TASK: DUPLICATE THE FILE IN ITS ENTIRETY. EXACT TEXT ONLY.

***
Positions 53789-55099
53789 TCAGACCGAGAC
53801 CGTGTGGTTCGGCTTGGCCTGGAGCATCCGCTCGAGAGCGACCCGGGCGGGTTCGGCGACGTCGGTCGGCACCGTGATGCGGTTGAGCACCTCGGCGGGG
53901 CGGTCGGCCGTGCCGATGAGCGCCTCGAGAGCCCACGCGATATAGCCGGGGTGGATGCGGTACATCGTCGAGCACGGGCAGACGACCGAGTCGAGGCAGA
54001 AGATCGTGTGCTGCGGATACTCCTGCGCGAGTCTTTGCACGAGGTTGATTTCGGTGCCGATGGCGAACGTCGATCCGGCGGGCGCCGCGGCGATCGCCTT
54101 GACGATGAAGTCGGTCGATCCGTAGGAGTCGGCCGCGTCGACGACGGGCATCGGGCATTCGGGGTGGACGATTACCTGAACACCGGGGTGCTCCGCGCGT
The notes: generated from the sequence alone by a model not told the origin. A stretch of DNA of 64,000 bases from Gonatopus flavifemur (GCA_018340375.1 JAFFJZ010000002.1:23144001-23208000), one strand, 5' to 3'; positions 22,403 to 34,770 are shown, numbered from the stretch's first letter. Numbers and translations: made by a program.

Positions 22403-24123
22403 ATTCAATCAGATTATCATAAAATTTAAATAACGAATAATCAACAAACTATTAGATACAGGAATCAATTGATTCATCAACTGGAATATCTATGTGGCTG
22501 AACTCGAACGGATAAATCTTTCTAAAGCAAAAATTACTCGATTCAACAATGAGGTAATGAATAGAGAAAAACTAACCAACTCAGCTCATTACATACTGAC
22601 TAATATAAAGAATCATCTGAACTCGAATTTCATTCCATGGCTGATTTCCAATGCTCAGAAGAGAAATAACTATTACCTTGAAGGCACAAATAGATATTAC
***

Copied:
Positions 53789-55099
53789 TCAGACCGAGAC
53801 CGTGTGGTTCGGCTTGGCCTGGAGCATCCGCTCGAGAGCGACCCGGGCGGGTTCGGCGACGTCGGTCGGCACCGTGATGCGGTTGAGCACCTCGGCGGGG
53901 CGGTCGGCCGTGCCGATGAGCGCCTCGAGAGCCCACGCGATATAGCCGGGGTGGATGCGGTACATCGTCGAGCACGGGCAGACGACCGAGTCGAGGCAGA
54001 AGATCGTGTGCTGCGGATACTCCTGCGCGAGTCTTTGCACGAGGTTGATTTCGGTGCCGATGGCGAACGTCGATCCGGCGGGCGCCGCGGCGATCGCCTT
54101 GACGATGAAGTCGGTCGATCCGTAGGAGTCGGCCGCGTCGACGACGGGCATCGGGCATTCGGGGTGGACGATTACCTGAACACCGGGGTGCTCCGCGCGT
The notes: generated from the sequence alone by a model not told the origin. A stretch of DNA of 64,000 bases from Gonatopus flavifemur (GCA_018340375.1 JAFFJZ010000002.1:23144001-23208000), one strand, 5' to 3'; positions 22,403 to 34,770 are shown, numbered from the stretch's first letter. Numbers and translations: made by a program.

Positions 22403-24123
22403 ATTCAATCAGATTATCATAAAATTTAAATAACGAATAATCAACAAACTATTAGATACAGGAATCAATTGATTCATCAACTGGAATATCTATGTGGCTG
22501 AACTCGAACGGATAAATCTTTCTAAAGCAAAAATTACTCGATTCAACAATGAGGTAATGAATAGAGAAAAACTAACCAACTCAGCTCATTACATACTGAC
22601 TAATATAAAGAATCATCTGAACTCGAATTTCATTCCATGGCTGATTTCCAATGCTCAGAAGAGAAATAACTATTACCTTGAAGGCACAAATAGATATTAC